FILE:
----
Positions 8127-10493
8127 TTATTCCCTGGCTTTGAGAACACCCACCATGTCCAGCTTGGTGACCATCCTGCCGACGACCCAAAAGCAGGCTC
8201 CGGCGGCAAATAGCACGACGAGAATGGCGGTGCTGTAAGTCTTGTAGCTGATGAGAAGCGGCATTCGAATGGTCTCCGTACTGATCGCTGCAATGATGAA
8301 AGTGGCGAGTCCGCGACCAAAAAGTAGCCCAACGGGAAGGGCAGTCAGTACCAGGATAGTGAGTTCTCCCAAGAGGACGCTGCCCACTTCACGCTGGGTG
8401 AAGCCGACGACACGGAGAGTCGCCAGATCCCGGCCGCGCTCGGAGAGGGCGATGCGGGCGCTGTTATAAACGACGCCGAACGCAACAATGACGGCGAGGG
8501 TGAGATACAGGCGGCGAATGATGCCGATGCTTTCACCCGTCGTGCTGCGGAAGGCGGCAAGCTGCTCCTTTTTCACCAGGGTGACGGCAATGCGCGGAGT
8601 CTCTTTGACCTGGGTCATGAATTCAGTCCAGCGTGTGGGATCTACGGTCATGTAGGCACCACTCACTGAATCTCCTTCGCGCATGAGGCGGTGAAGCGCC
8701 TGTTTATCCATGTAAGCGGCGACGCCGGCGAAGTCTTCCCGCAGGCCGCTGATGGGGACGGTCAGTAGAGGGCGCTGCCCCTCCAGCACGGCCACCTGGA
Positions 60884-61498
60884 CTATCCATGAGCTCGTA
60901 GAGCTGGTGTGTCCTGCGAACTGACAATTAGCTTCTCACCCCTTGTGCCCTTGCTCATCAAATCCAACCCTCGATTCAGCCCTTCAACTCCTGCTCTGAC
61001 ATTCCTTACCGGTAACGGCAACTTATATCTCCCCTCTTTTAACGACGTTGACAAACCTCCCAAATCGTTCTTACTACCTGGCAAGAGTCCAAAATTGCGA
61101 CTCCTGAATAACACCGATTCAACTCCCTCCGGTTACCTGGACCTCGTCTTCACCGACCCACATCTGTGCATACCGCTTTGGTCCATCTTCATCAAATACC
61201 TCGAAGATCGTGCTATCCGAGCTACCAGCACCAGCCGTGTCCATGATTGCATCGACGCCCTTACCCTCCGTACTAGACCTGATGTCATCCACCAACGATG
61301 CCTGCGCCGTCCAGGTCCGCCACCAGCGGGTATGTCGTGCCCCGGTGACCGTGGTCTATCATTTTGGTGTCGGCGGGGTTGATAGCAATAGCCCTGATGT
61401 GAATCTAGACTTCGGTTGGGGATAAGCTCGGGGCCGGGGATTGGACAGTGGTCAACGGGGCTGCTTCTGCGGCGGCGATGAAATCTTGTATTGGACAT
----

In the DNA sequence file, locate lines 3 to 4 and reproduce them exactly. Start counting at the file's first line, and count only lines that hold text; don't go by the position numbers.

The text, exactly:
8201 CGGCGGCAAATAGCACGACGAGAATGGCGGTGCTGTAAGTCTTGTAGCTGATGAGAAGCGGCATTCGAATGGTCTCCGTACTGATCGCTGCAATGATGAA
8301 AGTGGCGAGTCCGCGACCAAAAAGTAGCCCAACGGGAAGGGCAGTCAGTACCAGGATAGTGAGTTCTCCCAAGAGGACGCTGCCCACTTCACGCTGGGTG